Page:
ALS is a progressive neurodegenerative disease characterized by motor neuron deterioration and muscle atrophy. Mitochondrial dysfunction is believed to contribute to the progression of ALS.
"We are committed to developing therapies to address the significant unmet medical needs of patients affected by rare neurodegenerative diseases entailing mitochondrial dysfunction," said Chief Executive Officer
In the study, 60 ALS model mice were randomized to daily intraperitoneal injections of placebo, 0.5 mg/kg of SBT-272 or 5.0 mg/kg of SBT-272 for up to 10 weeks. The 10 male mice treated with the higher dose of SBT-272 demonstrated a statistically significant delay in the onset of neurological symptoms and increase in lifespan compared with male mice treated with placebo. Statistically significant reductions in circulating plasma levels of neurofilament light chain—a biomarker of nerve damage—were also noted with the 5.0 mg dose versus placebo. Significant differences were not seen with SBT-272 versus placebo in the female mice, which are known to present with a milder phenotype and lower levels of neurofilament light chain.
Stealth plans to initiate a first-time-in-human Phase 1 clinical trial of SBT-272 by the end of this year. For additional information on SBT-272, please refer to Stealth's website.
About Amyotrophic Lateral Sclerosis (ALS)
Amyotrophic lateral sclerosis (ALS) is a progressive neurodegenerative disease that affects nerve cells in the brain and the spinal cord, causing loss of muscle control that may lead to the inability to speak, eat, move and breathe. Onset of the disease is generally between the ages of 40 and 70. It is estimated that at least 16,000 Americans have the disease at any given time. There is no cure, and treatment approaches to date primarily focus on symptom control. Mitochondrial dysfunction is believed to contribute to the progression of ALS.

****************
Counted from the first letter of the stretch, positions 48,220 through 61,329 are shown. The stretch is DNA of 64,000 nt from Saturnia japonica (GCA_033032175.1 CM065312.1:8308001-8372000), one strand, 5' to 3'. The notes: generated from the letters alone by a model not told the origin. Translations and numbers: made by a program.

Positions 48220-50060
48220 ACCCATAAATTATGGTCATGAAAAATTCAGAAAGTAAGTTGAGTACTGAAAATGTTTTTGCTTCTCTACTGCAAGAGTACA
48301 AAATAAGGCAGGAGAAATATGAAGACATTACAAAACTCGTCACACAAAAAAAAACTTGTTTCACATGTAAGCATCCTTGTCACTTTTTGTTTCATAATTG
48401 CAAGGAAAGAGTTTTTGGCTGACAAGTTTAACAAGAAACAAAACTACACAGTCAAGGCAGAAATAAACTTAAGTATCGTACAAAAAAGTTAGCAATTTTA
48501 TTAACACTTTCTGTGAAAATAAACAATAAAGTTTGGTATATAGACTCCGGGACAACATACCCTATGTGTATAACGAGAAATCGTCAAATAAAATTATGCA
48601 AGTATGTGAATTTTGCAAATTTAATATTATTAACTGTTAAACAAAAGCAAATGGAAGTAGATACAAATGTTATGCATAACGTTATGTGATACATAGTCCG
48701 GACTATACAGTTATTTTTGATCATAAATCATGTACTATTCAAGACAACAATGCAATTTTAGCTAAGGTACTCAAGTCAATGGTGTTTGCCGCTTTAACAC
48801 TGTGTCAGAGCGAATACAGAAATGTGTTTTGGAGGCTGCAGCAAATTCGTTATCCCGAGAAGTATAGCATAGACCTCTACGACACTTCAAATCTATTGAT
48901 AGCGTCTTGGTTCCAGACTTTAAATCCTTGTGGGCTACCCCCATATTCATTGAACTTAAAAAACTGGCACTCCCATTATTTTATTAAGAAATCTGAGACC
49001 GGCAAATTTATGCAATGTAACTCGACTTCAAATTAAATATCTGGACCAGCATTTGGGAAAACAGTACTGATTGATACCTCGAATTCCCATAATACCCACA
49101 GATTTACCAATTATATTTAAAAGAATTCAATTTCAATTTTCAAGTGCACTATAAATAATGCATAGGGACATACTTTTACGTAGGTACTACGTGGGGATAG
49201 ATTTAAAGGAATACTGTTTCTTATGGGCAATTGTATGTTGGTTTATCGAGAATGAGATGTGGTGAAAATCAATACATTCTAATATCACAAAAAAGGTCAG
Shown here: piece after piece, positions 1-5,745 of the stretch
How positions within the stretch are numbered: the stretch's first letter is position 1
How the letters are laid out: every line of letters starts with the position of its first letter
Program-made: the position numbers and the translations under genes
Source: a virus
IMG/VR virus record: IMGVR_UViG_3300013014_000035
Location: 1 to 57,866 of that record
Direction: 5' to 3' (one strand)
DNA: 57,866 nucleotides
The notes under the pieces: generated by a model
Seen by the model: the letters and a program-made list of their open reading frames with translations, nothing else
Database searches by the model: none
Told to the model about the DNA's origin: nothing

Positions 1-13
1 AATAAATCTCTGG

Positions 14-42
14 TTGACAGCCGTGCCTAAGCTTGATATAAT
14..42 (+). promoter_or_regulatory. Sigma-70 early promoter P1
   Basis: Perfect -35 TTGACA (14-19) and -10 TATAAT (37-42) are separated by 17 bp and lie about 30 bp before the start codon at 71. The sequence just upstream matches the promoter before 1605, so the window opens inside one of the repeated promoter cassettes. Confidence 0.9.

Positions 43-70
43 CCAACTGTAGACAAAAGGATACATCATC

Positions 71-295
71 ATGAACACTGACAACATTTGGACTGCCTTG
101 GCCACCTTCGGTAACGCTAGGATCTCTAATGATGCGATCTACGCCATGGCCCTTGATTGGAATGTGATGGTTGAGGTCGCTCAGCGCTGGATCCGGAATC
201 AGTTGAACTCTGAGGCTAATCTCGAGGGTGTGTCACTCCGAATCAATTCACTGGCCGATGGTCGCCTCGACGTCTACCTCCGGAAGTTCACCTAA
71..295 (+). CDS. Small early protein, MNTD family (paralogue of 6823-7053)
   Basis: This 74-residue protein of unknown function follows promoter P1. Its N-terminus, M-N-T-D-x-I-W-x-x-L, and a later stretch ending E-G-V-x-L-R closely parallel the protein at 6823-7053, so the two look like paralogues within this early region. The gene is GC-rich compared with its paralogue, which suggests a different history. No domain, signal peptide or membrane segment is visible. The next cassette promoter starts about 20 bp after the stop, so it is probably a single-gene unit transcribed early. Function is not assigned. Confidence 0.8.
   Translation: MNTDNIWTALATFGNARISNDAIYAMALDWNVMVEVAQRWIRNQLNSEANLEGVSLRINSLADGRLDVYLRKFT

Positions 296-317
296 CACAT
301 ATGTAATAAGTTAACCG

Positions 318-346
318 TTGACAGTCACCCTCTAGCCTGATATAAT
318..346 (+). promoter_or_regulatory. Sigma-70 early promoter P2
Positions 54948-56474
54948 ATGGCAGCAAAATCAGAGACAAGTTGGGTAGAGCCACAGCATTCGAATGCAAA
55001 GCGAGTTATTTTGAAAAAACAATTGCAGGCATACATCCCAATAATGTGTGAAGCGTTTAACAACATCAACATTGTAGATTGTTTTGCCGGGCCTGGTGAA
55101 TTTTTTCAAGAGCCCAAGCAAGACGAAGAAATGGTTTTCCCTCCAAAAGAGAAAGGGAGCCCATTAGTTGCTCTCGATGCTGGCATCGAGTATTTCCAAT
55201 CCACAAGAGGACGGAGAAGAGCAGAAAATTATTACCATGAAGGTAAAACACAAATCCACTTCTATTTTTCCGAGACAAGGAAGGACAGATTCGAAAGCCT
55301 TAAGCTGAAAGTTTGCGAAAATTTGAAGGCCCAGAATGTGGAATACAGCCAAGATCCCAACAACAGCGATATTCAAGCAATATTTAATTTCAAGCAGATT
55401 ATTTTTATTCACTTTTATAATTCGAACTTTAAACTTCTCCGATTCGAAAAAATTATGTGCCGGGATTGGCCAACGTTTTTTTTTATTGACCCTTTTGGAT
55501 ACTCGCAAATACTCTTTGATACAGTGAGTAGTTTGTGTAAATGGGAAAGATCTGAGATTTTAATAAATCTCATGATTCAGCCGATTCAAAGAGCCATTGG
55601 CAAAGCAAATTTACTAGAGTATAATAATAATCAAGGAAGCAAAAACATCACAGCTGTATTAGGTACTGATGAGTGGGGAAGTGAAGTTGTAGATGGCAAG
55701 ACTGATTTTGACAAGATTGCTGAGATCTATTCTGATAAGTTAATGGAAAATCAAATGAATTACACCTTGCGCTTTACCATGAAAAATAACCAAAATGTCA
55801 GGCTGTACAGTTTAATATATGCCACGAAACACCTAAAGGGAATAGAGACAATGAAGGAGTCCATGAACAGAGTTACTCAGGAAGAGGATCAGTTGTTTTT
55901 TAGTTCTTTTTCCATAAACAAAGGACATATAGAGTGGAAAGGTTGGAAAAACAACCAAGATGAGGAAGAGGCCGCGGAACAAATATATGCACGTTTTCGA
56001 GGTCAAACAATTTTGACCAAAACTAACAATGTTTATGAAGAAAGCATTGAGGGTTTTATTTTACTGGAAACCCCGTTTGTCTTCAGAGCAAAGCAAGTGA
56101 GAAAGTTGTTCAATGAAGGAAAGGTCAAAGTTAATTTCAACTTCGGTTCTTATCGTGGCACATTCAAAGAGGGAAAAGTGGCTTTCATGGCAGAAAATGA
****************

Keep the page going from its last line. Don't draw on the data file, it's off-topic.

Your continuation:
We are a clinical-stage biotechnology company focused on the discovery, development and commercialization of novel therapies for diseases involving mitochondrial dysfunction. Mitochondria, found in nearly every cell in the body, are the body's main source of energy production and are critical for normal organ function. Dysfunctional mitochondria characterize a number of rare genetic diseases, collectively known as primary mitochondrial diseases, and are also involved in many common age-related diseases. We believe our lead product candidate, elamipretide, has the potential to treat both rare genetic and common age-related mitochondrial diseases. We are studying elamipretide in the following primary mitochondrial diseases: primary mitochondrial myopathy, Barth syndrome and Leber's hereditary optic neuropathy. We are also studying elamipretide in dry age-related macular degeneration. Our other pipeline candidates include SBT-272, which we are evaluating for rare neurodegenerative disease indications, and SBT-20 and SBT-259, which we are evaluating for rare peripheral neuropathies. We have optimized our discovery platform to identify novel mitochondrial-targeted compounds, which may be nominated as therapeutic product candidates or utilized as scaffolds to deliver other compounds to mitochondria. We have assembled a highly experienced management team, board of directors and group of scientific advisors to help us achieve our mission of leading mitochondrial medicine.
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